The demand for student accommodation in many UK University cities is growing, but a recent survey by student letting app SPCE has found that 7 out of 10 landlords will not rent to students. This is because landlords do not trust them and believe that students will damage their properties.
Leon Ifayemi the chief executive of SPCE said this perception was false:
“With parents acting as guarantors, there’s a very low risk of students not being able to pay rent on time or provide compensation for damages. What’s more, students are also not deserving of lazy stereotypes of them as reckless party animals. They are far more conscientious than that.”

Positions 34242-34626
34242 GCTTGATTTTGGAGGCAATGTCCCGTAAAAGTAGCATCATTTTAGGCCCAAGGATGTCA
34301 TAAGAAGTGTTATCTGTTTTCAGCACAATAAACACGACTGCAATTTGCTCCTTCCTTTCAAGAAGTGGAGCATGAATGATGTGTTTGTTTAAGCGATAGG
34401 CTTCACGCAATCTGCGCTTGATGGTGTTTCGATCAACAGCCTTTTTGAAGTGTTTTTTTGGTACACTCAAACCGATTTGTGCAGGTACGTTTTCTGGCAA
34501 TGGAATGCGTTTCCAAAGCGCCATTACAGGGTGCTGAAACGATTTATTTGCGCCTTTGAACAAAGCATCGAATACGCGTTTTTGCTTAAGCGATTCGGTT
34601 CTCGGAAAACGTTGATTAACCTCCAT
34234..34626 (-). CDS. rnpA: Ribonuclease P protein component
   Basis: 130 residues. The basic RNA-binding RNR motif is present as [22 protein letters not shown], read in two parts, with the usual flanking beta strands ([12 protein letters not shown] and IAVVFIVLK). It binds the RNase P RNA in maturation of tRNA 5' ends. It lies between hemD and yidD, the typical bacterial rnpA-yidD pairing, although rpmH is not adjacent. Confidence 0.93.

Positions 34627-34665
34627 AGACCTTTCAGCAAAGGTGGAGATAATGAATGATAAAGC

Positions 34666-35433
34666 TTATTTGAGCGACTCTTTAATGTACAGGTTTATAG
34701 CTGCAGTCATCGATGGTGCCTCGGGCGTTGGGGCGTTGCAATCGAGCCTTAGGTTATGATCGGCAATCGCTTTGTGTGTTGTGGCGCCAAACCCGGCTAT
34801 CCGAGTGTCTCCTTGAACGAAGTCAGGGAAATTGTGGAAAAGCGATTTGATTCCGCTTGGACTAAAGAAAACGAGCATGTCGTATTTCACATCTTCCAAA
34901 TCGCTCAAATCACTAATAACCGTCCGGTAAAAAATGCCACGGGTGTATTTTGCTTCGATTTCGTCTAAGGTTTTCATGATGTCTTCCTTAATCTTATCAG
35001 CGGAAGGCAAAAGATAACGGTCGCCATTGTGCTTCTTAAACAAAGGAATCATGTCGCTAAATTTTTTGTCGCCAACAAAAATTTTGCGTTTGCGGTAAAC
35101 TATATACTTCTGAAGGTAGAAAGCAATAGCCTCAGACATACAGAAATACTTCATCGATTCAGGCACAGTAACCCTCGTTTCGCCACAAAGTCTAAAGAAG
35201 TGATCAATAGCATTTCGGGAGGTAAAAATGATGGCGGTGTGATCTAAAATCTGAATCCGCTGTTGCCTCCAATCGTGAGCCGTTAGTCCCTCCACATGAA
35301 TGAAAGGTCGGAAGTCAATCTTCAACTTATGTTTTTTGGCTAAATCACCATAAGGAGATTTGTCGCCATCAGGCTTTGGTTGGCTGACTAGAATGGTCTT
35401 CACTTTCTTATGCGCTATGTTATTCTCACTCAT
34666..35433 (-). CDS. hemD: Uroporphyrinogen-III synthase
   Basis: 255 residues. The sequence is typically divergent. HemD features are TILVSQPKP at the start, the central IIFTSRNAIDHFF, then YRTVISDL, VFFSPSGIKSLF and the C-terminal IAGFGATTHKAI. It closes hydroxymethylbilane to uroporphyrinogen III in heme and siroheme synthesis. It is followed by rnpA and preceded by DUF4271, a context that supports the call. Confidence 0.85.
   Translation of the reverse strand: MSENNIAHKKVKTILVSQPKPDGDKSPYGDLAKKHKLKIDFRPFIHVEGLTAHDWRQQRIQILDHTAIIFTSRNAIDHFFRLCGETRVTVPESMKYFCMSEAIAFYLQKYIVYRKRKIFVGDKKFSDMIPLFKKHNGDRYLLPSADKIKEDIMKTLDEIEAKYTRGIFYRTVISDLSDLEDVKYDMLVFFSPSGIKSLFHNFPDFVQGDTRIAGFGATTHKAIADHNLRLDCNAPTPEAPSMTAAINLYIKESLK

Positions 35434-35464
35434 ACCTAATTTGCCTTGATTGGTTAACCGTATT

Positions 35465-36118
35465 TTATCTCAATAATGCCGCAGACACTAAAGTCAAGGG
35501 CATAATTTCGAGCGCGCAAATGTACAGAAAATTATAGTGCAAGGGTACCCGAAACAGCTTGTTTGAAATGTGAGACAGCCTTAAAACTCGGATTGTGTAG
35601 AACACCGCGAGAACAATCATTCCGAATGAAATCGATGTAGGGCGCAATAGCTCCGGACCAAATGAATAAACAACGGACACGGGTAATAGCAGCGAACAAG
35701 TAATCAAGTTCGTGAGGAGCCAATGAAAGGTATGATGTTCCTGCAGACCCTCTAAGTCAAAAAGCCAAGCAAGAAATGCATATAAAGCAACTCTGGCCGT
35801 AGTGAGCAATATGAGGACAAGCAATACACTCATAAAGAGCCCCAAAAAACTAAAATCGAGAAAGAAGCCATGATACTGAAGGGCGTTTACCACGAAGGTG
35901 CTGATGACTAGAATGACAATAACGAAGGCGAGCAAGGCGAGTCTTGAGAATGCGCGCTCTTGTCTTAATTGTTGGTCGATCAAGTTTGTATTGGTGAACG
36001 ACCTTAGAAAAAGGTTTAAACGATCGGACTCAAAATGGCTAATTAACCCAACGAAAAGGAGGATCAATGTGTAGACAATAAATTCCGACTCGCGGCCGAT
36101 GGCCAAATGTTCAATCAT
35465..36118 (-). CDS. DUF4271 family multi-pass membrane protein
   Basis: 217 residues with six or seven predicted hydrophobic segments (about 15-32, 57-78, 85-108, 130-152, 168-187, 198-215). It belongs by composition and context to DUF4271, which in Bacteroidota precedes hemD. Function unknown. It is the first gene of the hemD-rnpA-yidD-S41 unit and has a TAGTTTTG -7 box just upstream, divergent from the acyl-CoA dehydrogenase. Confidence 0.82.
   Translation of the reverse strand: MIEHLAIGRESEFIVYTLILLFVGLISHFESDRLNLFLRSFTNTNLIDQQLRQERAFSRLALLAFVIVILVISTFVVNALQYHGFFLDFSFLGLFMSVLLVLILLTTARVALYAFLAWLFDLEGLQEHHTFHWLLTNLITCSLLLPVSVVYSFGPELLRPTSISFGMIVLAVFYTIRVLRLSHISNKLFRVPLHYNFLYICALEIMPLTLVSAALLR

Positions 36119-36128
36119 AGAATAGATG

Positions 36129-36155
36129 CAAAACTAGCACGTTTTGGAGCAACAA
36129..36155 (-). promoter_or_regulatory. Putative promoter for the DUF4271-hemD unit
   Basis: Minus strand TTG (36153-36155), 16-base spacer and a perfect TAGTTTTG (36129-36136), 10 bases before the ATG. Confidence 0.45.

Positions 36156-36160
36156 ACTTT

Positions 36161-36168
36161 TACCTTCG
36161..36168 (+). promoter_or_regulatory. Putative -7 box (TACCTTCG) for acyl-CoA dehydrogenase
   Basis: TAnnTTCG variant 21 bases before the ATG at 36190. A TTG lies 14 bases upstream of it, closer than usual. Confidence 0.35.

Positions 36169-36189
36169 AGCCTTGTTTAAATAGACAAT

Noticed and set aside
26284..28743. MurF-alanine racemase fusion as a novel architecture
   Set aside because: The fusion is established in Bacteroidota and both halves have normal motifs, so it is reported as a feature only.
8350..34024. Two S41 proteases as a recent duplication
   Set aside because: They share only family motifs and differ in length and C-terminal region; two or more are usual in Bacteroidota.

The National Landlords Association (NLA) has found that only 17% of its members are willing to let to students. This surprises the NLA chief executive Richard Lambert who says that rental yields from student houses are higher and students are less likely to be in rent arrears.
Landlords that do let property to students are generally favourable about them. Landlord Angelos Sanders is a typical student landlord and said:
“In most cases, I have always had a very good relationship with the students I rent out to.”
He said that as long as landlords communicated well with students and treated them like responsible adults, most cause no problems.
Commercial mortgages are available for landlords to purchase property or construct purpose built accommodation for students. Bridging loans are also available to convert large houses for sharing by several students.